Looking for ideas...

Bunch of us geezers (and at still <70 by a few years) meet most mornings at local donut shop (aka "The Intellectual Center" :) ) for general bs and coffee...winters are inactive enough on farm I can make it fairly regularly so have been...anyway, yestiddy one of the regulars brought in an old (he estimates >100 yr since is from old, inherited family set of his parents and he's well the far side of 80) side chair w/ turned spindles for back support.
These were turned one piece legs it appears w/ an offset lathe the upper spindles of the rear legs were turned then the rest of the leg shaped. It appears to be poplar or some other relatively soft, nondescript wood w/ almost no grain finished w/ a near solid stain and varnish.
Anyways, the back has been broken at the small diameter of the spindles which is barely 3/4" OD; quite small for the stress to start with and especially w/ the apparent material. One had obviously been cracked for quite some time and a guest in their house leaned back and that finished that side and the other too boot.
I'm thinking I could effect a repair by drilling lengthwise down the center of the spindles and inserting a dowel, retaining the outer jagged pieces to fill into each other and have at least a relatively non-obtrusive joint after refinishing touchup, etc.
OK, now finally the question -- have being trying to come up w/ a way to make a guide to center and align to drill the necessary holes along the spindle and even more difficult the bottom stub of the spindle from the base that is only about an inch long...I think I could find a piece of tubing that would fit over the spindle and fit it w/ a guide, maybe. Any other ideas???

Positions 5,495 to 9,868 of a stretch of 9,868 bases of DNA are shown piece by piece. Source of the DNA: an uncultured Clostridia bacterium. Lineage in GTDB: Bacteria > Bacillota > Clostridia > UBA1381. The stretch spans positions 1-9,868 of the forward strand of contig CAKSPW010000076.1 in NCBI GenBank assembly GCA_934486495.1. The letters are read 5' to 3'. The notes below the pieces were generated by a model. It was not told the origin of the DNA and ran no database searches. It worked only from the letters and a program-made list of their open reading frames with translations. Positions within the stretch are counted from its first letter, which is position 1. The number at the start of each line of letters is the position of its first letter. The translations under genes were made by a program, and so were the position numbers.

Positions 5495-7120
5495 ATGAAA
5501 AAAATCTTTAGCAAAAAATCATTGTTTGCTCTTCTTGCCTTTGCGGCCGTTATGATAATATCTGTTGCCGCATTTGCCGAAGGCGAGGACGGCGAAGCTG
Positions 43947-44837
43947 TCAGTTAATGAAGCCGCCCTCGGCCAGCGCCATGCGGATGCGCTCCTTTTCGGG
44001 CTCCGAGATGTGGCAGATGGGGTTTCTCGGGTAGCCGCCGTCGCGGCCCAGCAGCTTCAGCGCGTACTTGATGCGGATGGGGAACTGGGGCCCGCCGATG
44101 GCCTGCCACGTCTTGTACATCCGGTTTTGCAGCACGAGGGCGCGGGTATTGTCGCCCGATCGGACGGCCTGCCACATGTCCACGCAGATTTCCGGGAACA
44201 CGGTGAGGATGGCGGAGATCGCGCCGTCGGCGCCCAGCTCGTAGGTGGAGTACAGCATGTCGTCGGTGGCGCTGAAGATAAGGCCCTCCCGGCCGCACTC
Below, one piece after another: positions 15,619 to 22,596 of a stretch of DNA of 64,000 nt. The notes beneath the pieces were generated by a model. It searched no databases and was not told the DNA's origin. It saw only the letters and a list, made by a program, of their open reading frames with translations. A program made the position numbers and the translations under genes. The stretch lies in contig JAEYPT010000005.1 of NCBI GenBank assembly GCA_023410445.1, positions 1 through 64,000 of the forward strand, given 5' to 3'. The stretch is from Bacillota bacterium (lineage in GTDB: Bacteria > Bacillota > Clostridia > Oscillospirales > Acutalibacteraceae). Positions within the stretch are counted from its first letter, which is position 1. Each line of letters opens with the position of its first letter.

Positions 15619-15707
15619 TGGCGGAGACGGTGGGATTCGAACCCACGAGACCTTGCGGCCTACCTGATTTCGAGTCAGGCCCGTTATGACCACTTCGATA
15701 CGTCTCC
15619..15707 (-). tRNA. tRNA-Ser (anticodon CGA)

Thanks...
Iff'en I had a lathe of course I could saw off the two ends square at an interface and turn the intervening piece and dowel it in, but I didn't bring the lathe back and really don't much want to acquire one ...I never was really into turning doing it only when it was mandatory.
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On 2/18/2013 2:20 PM, dpb wrote:

Well, I have an idea if you have a drill press. Drill a hole for the spindles bottom to fit into.
Then lower the table , use a drill rod, or some long rod. to align the hole.
Stick a piece of pvc over the spindle, wrap with tape at the widest point to center the spindle
Take the top portion and (do this before you start, make a plug the size of the pvc (inside diameter) and a whole for the spindle , make another plug to center the drill bit, use a sleave of brass or othermetal to hold the bit centered. put the spindle in the bottom hole (table) lower the drill to the sleaved hole and drill.
Repeate for the other end...
--
Jeff

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On 2/18/2013 2:36 PM, woodchucker wrote:

I guess I need to use the spell checker.. damn fat fingers.
--
Jeff

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On 2/18/2013 1:36 PM, woodchucker wrote:

...

...

...[plan elided for brevity]...
Yeah, that's a variation of what was envisioning could do....I do have a press. Thanks...
--


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A dowel fix is not very strong, as you would imagine.... your dowel would n eed to be 2" down each piece.
I have repaired many broken chair spindles and stretchers. I have found ha rdwood splines work much better, than dowels.
Mate the broken parts in their proper place, firmly. Mark a line down the center of the spindle/mates, lengthwise, and on both sides of the spindle. Make a jig to cut a generous kerf along the marked lines, similarly as you would make tenon cuts on a tables saw, with the stock in an upright/vertic al position. Cut the kerf so that the width of the spline will be against/ aligned with the force being placed on the spindle (aligned with the force of the person sitting in the chair). Make an appropriate hardwood spline.
Another option, that I have used to repair arms of chairs and some spindles , is to drill a perfect hole lengthwise and insert a metal rod. Any broken part that will need to support some force needs something like a metal rod . Shear breaks, if that is what it is, don't repair well, at all, with a d owel only. You say the wood is soft, poplar? I highly suspect a dowel wil l only be a temporary fix.
Could you possibly get us some pics of the breaks?
Sonny
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On 2/18/2013 7:42 PM, Sonny wrote:

That's what I was planning on, at least. Length/depth isn't a problem once have alignment/angle taken care of...

found hardwood splines work much better, than dowels.

That's not a bad idea that I hadn't actually thought of, thanks...